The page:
01 June 1999

A research study conducted among 200 medium and larger businesses showed widespread ignorance of the new data legislation that became law this month. The survey, conducted for GB Information Management, found that three quarters of the sample were unprepared for the requirements of the Data Protection Act 1998, which limits the way in which companies use consumer data for marketing purposes. Half the company directors interviewed were unaware that they are liable for the accuracy of their databases and subject to trial and possible imprisonment if a consumers successfully sues a business for misuse of their data. Many did not know that firms are now required to tell consumers that they are collecting data about them and the purposes for which it will be used [Debrief's italics]. Particularly vulnerable are businesses collecting data for loyalty programmes, where the information will be used over a period of time for differing marketing purposes. Among the new categories included in the Act is that of 'sensitive personal data' - for example racial and ethnic origin, political views, and details of mental and physical health - all of which require the explicit consent of the consumer before the data can be used. The study also discov-ered that 13% of companies had never checked the accuracy of addresses and phone numbers on their databases.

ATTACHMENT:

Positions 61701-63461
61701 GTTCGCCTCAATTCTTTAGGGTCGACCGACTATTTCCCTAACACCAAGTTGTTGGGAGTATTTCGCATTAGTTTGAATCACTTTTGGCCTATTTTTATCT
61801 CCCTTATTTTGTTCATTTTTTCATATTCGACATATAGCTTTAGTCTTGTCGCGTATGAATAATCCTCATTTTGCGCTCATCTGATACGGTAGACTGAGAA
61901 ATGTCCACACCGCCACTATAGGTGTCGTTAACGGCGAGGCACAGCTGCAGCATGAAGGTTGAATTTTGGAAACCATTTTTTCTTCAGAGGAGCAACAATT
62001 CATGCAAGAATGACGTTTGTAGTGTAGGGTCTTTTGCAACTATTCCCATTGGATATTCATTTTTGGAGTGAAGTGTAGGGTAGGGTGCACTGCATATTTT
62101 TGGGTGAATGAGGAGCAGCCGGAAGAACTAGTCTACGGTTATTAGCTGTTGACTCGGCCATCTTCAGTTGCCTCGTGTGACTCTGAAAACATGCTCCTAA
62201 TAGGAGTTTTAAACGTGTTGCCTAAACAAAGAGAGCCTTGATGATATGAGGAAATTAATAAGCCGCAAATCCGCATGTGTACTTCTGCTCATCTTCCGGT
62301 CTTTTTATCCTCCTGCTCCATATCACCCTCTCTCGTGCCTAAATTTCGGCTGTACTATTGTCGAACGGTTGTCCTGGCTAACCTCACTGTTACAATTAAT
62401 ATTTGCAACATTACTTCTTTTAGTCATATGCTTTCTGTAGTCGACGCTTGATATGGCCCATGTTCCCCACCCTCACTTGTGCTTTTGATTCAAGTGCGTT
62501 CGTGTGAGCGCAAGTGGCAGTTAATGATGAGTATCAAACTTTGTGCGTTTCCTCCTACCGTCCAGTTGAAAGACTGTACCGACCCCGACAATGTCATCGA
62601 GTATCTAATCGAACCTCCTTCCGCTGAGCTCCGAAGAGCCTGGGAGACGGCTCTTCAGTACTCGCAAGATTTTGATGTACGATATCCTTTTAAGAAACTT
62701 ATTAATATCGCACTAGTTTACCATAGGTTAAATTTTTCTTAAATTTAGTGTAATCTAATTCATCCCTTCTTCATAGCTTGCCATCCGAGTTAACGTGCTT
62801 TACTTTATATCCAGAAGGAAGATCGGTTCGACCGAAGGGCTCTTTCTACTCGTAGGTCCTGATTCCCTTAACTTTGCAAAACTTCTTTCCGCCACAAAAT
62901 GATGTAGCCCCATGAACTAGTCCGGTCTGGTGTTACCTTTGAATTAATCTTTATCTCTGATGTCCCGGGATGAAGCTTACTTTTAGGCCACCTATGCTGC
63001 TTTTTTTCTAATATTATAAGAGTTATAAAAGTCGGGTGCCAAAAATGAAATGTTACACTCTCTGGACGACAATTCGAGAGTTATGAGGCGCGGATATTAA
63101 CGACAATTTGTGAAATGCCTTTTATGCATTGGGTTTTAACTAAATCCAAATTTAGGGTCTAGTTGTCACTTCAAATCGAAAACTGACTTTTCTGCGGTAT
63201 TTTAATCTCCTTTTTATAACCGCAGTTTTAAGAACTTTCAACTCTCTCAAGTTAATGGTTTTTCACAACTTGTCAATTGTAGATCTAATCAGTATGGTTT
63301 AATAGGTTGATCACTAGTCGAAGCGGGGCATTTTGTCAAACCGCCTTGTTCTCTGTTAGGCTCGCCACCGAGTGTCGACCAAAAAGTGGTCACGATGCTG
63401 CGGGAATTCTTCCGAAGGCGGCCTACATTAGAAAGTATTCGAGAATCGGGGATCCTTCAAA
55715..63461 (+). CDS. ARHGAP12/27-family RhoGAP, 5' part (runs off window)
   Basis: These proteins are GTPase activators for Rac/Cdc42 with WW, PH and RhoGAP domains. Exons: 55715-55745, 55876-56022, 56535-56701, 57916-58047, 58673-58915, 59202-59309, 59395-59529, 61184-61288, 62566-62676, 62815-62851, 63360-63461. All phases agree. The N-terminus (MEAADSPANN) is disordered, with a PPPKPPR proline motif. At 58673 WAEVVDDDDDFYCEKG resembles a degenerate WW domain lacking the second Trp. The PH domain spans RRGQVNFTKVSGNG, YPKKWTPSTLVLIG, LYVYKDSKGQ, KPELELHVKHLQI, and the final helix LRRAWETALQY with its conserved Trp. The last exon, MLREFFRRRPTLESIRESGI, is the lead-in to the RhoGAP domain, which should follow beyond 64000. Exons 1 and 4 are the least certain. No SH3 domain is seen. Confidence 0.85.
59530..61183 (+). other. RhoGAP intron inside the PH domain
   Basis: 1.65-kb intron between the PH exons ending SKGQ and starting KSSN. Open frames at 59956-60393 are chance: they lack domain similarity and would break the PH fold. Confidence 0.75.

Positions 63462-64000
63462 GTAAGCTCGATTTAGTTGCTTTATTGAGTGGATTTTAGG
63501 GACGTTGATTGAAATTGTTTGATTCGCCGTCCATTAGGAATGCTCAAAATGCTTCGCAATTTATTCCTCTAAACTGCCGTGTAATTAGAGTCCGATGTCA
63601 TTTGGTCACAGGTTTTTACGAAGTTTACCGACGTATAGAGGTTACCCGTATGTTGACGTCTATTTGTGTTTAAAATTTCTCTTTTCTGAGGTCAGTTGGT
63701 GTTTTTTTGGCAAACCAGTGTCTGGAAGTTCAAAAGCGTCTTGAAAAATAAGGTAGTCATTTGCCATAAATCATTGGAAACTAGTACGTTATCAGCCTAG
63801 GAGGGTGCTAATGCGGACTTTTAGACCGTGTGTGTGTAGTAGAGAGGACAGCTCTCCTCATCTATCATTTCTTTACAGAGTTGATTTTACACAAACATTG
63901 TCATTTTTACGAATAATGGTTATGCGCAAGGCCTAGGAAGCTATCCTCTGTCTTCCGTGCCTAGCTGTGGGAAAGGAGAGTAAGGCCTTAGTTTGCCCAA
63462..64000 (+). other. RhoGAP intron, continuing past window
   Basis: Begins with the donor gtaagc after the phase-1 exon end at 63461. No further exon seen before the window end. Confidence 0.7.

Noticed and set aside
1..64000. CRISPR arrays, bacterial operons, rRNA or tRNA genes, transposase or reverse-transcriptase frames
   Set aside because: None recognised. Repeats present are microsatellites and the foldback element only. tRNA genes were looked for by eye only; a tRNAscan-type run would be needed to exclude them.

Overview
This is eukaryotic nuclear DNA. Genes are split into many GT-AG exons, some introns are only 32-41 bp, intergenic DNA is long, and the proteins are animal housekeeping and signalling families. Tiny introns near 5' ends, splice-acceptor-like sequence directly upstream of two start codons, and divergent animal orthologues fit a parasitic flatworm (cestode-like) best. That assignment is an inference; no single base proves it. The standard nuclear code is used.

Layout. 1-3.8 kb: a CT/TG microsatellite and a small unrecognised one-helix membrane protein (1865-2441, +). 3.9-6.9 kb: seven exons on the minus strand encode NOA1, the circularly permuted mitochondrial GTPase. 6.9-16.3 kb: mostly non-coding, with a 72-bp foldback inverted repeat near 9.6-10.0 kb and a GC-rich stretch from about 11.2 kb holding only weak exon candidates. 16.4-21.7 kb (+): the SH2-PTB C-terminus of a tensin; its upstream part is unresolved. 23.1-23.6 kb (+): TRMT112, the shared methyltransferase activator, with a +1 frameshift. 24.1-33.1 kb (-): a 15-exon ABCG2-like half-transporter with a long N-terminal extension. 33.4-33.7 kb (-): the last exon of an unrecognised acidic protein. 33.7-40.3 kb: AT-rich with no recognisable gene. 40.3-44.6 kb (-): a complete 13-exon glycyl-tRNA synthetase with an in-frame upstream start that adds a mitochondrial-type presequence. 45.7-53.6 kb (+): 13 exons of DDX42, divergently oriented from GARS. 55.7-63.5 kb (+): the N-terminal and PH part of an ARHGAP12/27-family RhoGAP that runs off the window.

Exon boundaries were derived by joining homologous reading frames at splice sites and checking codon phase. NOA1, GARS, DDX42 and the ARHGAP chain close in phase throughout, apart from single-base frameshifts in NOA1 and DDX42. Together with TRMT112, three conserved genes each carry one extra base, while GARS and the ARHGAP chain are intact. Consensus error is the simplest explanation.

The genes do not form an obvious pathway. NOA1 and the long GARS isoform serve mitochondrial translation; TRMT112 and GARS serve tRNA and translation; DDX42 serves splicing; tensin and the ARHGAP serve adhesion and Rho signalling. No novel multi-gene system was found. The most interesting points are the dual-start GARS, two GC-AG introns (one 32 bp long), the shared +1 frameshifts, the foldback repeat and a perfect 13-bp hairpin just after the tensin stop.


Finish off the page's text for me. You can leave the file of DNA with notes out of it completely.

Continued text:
The Home Office has published the first six of the nineteen instruments to be made under the Data Protection Act 1998. Full information can be found on the Home Office website at